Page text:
On the basis of numerical targets it had committed itself to reaching in 2015, the University of Botswana (UB) was to have a ratio of doctoral enrolments to academic staff with doctorates of at least 2.5 to 1 in the field of science, engineering and technology (SET). SET disciplines are spread out across life and physical sciences, medical and health sciences, engineering, mathematics, computing and information sciences as well as building and agricultural sciences.
That target remained a pie in the sky and when the year ended, UB had fallen short by 330 doctoral students. This situation represented spare supervisory capacity of 761 percent which was the second highest of the eight African universities that were part of a research project undertaken by a Cape Town-based think tank called the Centre for Higher Education Trust (CHET). At 1259 percent, the University of Dar es Salam in Tanzania had the highest spare supervisory capacity of that nature.
Spare supervisory capacity is defined as target total less actual doctoral enrolments. It basically means that academics with doctorates could have supervised more doctoral students. For 2015, UB’s target doctoral enrolments on a ratio of two doctoral enrolments per academic with doctorate was 422 but the actual enrolment was only 49. The university itself had 211 academics with doctorates in SET programmes. The target ratio for SET doctoral enrolments to SET academics was 2.0 but the actual ratio came to only 0.2. If a university’s ratio in any field is below the numerical target, then it has spare supervisory capacity and may not be as research-focused as it could be in that field. If its ratio is above the target, then it may be making efficient use of its available academic staffing resources.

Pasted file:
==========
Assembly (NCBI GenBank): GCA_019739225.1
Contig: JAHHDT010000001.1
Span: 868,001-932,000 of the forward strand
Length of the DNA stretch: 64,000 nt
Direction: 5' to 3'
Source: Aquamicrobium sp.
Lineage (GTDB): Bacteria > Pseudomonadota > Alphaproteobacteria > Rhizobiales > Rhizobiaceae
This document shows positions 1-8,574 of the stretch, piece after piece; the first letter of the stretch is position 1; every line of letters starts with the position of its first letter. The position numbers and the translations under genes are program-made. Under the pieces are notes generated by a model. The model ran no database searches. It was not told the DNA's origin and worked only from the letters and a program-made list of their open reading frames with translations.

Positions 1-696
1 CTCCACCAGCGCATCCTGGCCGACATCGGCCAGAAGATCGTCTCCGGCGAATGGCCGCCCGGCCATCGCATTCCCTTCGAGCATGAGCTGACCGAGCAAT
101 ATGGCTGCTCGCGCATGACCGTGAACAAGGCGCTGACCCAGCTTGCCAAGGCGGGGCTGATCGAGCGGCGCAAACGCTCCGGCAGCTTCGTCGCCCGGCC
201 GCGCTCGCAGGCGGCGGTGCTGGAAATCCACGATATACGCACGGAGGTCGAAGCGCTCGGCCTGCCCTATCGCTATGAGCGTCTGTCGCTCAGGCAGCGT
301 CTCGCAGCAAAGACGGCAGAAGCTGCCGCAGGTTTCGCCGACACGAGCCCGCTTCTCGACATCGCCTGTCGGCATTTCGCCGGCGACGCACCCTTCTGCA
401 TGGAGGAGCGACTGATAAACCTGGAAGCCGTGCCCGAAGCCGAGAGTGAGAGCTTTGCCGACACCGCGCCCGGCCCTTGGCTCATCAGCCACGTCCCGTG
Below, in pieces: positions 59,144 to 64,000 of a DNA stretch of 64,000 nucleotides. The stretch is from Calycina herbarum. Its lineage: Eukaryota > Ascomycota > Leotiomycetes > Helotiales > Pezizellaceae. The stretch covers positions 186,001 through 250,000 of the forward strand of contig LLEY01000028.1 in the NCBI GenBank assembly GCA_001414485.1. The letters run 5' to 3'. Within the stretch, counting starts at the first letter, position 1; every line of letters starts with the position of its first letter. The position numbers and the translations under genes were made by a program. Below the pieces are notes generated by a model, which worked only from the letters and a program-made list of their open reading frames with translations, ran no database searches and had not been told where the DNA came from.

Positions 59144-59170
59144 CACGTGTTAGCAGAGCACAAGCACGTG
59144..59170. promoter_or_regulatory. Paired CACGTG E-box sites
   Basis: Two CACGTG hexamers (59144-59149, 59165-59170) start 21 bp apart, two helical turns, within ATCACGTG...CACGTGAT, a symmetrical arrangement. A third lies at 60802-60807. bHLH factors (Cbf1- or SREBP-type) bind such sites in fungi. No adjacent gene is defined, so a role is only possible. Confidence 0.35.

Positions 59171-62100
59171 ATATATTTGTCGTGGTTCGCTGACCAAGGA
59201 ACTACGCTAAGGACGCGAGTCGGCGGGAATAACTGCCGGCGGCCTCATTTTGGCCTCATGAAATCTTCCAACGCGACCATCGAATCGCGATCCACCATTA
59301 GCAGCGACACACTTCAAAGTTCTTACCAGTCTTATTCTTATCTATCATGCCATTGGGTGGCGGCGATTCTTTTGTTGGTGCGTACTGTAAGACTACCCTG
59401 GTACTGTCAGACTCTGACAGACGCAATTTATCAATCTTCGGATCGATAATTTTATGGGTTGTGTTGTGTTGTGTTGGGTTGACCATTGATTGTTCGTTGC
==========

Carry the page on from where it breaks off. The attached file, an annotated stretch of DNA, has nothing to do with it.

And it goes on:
Output of research articles is as important a factor for universities with a research agenda. While UB’s research output among PhDs ticked up in the period of the project (2001-2015), it still remained way below target. The ratios were derived not by dividing total research articles published by total permanent academics, but rather by dividing research articles produced within a broad field of study by the total number of academics in that field who hold doctoral degrees. What this means is that a highly productive academic in a field was not judged on the basis of his/her personal output but the output of his/her department as a whole.
The target ratios were 2.0 for SET and Health and Clinical Sciences, 2.0 and 1.0 for Business, Economics and Management and Social Sciences, Humanities and Education. The ratios of research articles per academic with doctorate in the SET were 0.30 in 2010, 0.45 in 2013 and 1.00 in 2015; in Health the ratios were 0.82 for 2010, 0.76 for 2013 and 0.33 for 2015; in Business they were 0.38 for 2010, 0.27 for 2013 and 0.09 for 2015; and in Social Sciences and Humanities and Education, they were 0.18 for 2010, 0.09 for 2013 and 0.08 for 2015.
While the University of Cape Town is the only university in the project which had no spare supervisory capacity, context is as important. For too long, South Africa was a dualistic economy and society, divided into aggregates of First World and Third World. Bringing these two worlds together after 1994 when the country became democratic may have had detrimental effect on academic standards at UCT. However, since its establishment in 1829, the university has always been part of very well-resourced First World South Africa.